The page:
As the solar industry has exploded over the past couple of decades, increased investment and research have led to more audacious, innovative solar solutions to our energy needs. Perhaps none more eye-catching than “floatovoltaics” - solar panel arrays installed on bodies of water, as opposed to more conventional land-based solar panel installations. The lure of the floating solar panel array lies in its potential cost savings and the efficiency of power generation associated with the systems.
As they don’t take up valuable pieces of land, floatovoltaics cost less than traditional land installations. In addition, some of the extra labor required for land installs, like soil treatment or the clearing of obstructions, doesn’t come into play for floating solar. With regards to energy generation, the water doesn’t just house the panels, it also plays its part in terms of performance. The water beneath the panels can lead to increased efficacy thanks to its cooling effect on the panels. Floating panels return the favour too. By shading the water, the solar arrays limit algae growth and reduce evaporation.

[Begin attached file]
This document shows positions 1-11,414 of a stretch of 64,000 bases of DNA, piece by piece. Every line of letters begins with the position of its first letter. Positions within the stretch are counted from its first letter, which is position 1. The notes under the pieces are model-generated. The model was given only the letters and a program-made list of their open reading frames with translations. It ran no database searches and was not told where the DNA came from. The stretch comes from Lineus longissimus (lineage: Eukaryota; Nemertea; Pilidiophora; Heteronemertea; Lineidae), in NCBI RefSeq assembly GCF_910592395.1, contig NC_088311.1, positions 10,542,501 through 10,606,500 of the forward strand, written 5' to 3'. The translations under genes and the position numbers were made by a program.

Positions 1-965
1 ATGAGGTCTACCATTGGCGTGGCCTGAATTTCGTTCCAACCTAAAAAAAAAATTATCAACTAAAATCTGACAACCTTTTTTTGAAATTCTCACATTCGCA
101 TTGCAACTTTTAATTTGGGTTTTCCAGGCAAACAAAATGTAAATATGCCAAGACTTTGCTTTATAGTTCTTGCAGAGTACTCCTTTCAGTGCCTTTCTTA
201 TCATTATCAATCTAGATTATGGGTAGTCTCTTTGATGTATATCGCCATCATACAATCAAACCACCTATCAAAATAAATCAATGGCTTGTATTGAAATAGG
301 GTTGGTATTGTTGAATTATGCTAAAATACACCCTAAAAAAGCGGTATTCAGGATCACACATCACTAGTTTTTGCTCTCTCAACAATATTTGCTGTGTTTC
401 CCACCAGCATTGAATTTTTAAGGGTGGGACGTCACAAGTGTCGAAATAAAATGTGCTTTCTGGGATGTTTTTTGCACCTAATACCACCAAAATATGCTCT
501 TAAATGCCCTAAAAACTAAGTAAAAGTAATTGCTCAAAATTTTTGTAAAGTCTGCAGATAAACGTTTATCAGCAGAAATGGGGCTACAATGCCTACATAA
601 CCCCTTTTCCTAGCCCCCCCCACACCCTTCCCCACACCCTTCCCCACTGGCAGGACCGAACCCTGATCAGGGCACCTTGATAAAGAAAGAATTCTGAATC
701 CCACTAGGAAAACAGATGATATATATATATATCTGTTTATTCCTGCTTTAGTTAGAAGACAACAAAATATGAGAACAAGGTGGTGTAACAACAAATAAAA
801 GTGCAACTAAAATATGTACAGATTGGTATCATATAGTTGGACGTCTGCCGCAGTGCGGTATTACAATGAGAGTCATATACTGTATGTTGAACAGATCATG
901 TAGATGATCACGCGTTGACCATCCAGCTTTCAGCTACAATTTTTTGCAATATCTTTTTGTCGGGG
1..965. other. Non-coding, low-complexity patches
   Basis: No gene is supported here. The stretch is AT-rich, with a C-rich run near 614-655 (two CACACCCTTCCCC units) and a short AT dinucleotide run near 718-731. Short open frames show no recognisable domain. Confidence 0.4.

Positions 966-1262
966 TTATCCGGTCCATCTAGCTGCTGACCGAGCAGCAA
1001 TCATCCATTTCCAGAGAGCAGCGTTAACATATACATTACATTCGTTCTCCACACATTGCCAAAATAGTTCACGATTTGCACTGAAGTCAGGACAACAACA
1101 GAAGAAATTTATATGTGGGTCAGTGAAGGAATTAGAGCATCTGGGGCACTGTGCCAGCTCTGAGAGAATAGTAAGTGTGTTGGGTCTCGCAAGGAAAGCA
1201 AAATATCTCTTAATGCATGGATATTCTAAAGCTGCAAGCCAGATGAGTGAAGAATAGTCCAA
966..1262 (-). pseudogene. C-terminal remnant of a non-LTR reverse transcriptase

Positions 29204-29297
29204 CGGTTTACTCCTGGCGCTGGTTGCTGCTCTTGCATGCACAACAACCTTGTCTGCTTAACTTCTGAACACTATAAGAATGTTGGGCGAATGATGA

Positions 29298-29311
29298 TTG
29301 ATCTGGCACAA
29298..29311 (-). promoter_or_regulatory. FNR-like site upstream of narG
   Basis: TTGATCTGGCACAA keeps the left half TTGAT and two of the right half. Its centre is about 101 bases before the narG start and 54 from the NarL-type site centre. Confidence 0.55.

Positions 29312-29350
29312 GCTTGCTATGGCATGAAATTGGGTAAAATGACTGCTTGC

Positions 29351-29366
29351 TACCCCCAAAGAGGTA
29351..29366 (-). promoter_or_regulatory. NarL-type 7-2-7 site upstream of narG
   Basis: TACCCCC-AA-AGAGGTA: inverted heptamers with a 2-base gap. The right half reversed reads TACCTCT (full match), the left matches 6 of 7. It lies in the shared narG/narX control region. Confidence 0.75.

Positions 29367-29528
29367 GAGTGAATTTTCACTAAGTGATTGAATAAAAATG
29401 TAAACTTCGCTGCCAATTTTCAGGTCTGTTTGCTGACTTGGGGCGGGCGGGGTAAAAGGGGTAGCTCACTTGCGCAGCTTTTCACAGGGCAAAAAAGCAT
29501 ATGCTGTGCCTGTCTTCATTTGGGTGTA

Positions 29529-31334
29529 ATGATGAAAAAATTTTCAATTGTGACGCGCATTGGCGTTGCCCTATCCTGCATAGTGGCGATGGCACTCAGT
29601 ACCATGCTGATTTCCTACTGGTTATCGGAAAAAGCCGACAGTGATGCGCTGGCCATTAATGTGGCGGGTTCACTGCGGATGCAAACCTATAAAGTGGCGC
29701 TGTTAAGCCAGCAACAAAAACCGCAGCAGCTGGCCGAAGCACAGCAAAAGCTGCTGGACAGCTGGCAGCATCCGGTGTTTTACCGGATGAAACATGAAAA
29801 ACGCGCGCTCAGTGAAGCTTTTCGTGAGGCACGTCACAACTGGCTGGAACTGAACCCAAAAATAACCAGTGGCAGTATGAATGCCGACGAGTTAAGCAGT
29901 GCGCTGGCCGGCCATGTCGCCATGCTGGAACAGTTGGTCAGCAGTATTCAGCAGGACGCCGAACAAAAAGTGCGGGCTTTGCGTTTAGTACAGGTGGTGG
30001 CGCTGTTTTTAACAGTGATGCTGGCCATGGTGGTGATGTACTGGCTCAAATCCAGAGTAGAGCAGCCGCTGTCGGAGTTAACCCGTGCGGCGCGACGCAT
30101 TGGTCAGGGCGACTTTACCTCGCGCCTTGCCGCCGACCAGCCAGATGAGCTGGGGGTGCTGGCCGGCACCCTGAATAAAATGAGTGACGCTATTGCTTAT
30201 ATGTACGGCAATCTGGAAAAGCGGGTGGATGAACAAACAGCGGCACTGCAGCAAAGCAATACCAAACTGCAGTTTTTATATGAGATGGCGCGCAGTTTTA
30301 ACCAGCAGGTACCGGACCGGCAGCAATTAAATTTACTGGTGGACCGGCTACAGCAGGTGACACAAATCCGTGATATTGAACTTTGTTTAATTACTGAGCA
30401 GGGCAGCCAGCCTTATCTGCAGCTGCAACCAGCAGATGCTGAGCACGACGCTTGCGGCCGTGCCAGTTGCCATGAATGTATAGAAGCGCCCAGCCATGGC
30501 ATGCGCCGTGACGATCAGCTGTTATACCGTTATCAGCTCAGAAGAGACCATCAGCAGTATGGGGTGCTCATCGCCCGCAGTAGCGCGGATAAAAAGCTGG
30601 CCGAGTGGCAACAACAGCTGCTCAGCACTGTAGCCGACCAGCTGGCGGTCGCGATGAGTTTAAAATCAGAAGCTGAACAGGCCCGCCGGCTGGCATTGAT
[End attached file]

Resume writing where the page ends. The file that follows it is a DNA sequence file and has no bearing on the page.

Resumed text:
Further benefits include the reduced need for surface cleaning, one of the few pieces of maintenance required for solar systems, and fewer infrastructural requirements, in terms of both labor and materials. Less cleaning is necessary as floating panels are generally located away from dirt/debris sources like they are on land and fewer materials are needed as the panels don’t need to be joined to a surface, they just float.
There are still unknown variables associated with floatovoltaics that will determine the future of this innovative approach. Concerns have been raised about interference with wildlife and the lifespan of these floating systems relative to their land-based siblings. Of course, these unknowns aren’t necessarily downsides, they just require further research and, if we know anything about solar developers, we know that they’re resourceful. As research continues, and positive evidence continues to build, it’s likely we’ll see more floatovoltaics popping up across the United States.
By Shane Croghan
Featured Image Source: Martin Godwin for the Guardian